Never hagiographic, the volume repeatedly draws our attention to the way O’Faoláin slyly used his re-writing of the past – just another story to the author – as a means of commenting on his present in terms of both events and ideologies. O’Faoláin’s fictions therefore emerge here less as slices of life and more as reflections of his thinking in the late 1920s and early 1930s. This is especially true in his reproaches to naturalism and his wariness of modernism, as well as the manner by which he demanded realism include a powerful sense of social commitment
Of course Delaney himself is primarily writing for a scholarly readership and so the general reader may at times find his style a little dry. That being said, he largely avoids off-putting, jargon-heavy academese, and many will find his discussion of the biographies – particularly O’Faoláin’s shifting opinion of de Valera – to be of interest. By contrast, however, the chapters of literary criticism unpacking the novels and short stories, insightful though they are, will likely appeal to a narrower audience.
Very much in keeping with mainstream critical discourse, Delaney does well to, if not slice, then at least untangle the Gordian Knot of his subject’s reputation. O’Faoláin, we are reminded, was all things to all readers: “a liberal pluralist, an opinionated chauvinist, a proto-revisionist, and a nascent postcolonial critic”. Today, however, he is mostly an object lesson in how a highly regarded author can simply vanish from public consciousness. Delaney’s book may not fully explain the latter, and occasionally it leaves the reader to connect the dots themselves, but it is exactly the kind of spark required to reignite scholarly interest in this neglected writer’s work.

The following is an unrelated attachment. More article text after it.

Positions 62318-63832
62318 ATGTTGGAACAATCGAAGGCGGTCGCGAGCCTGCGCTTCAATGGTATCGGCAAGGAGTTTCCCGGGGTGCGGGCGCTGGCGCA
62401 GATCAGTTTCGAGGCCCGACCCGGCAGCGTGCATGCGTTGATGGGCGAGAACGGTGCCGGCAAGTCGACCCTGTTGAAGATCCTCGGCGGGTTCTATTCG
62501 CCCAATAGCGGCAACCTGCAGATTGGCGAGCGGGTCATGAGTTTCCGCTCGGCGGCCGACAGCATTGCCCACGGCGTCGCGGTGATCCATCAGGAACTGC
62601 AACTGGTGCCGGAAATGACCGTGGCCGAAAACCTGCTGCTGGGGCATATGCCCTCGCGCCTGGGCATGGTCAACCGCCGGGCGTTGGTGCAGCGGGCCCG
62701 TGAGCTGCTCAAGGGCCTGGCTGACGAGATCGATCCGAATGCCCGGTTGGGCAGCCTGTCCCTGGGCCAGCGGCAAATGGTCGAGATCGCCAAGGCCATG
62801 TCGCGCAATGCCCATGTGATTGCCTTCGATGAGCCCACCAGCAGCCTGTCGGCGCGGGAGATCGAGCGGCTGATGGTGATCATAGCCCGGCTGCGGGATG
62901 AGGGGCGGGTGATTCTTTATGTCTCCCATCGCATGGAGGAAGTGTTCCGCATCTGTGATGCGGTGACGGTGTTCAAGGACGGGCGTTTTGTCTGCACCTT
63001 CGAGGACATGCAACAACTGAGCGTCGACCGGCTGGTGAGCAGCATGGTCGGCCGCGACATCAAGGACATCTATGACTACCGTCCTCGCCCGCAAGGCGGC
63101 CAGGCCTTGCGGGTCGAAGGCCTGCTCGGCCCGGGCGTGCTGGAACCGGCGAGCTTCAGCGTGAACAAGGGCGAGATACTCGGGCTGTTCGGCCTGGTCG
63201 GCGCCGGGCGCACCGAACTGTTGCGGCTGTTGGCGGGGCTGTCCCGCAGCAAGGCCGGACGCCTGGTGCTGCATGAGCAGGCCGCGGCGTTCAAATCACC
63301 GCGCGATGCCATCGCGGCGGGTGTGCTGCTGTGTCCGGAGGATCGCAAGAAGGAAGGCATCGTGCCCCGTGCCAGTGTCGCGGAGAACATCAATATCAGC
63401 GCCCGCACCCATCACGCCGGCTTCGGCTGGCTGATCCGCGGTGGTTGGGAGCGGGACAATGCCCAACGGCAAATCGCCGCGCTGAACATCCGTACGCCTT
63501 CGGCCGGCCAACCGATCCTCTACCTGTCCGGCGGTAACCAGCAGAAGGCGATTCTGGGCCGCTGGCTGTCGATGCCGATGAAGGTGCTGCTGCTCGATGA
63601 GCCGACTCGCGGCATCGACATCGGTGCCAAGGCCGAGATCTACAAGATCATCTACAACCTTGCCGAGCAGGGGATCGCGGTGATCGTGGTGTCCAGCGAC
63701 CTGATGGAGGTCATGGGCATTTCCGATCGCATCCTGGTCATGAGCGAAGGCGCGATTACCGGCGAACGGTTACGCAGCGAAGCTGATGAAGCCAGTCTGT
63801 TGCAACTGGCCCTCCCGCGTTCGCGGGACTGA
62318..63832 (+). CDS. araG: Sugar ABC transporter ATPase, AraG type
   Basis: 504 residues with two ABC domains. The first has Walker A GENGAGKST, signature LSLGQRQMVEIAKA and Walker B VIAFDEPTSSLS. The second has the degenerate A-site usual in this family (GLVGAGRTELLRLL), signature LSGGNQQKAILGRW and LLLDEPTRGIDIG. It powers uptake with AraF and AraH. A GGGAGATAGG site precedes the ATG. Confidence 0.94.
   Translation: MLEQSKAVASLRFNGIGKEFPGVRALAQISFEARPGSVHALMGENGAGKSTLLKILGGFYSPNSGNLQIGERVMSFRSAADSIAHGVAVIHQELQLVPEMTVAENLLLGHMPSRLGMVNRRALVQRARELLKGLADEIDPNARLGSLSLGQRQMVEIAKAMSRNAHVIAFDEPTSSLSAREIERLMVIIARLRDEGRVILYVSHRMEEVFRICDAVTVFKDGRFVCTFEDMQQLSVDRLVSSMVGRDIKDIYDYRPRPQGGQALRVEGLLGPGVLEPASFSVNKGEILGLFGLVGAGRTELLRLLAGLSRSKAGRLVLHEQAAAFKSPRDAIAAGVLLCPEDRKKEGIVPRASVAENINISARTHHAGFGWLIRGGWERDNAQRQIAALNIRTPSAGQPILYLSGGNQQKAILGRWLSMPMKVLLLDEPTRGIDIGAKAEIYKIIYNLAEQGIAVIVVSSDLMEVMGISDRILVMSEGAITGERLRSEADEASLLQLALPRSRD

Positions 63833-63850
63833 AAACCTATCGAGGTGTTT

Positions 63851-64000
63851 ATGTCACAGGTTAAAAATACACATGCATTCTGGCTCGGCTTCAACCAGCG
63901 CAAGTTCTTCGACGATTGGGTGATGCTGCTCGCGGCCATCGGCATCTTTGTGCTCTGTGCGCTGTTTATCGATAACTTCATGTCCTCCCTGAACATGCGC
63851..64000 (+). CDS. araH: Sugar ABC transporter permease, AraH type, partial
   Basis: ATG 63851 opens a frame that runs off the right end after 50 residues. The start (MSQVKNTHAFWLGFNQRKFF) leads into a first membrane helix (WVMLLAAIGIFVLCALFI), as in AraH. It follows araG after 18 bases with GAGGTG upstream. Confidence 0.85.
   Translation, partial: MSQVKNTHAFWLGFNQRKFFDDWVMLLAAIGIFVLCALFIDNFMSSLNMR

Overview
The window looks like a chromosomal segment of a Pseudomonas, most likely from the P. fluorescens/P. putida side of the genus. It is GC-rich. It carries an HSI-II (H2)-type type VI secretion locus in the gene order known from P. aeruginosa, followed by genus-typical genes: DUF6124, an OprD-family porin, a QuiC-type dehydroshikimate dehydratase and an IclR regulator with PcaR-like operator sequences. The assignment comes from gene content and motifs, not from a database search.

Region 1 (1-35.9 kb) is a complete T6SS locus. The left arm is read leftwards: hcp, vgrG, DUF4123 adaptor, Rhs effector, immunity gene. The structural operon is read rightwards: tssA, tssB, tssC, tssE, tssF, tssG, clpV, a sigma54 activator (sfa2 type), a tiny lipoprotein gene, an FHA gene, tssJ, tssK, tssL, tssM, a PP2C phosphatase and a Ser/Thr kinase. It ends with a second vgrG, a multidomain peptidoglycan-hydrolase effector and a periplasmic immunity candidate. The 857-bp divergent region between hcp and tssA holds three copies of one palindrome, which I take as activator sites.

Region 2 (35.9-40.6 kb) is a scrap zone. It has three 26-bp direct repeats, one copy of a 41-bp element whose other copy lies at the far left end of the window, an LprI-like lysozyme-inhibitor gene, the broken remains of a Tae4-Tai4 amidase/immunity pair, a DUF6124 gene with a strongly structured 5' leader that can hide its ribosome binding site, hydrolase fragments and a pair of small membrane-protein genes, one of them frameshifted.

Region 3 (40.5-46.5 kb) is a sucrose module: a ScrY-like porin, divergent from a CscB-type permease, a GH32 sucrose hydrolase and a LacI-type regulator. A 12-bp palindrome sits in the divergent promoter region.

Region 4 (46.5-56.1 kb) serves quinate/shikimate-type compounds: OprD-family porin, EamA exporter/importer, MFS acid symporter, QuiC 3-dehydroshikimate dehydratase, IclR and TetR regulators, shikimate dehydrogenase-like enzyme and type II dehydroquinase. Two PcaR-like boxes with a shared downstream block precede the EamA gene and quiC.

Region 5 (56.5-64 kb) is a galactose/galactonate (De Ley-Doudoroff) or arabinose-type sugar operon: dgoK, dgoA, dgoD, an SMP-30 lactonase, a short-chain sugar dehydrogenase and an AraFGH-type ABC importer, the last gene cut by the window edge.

Other posts you may find of interest:
- ‘Bridging the Gaps in McGahern’s Journey to Becoming a Great Writer’: My Irish Examiner review of Denis Sampson’s Young John McGahern.
- ‘Swallowing stout and feeling vaguely blasphemous…’: A review of Flann O’Brien: Contesting Legacies
Eds. Ruben Borg, Paul Fagan, and Werner Huber.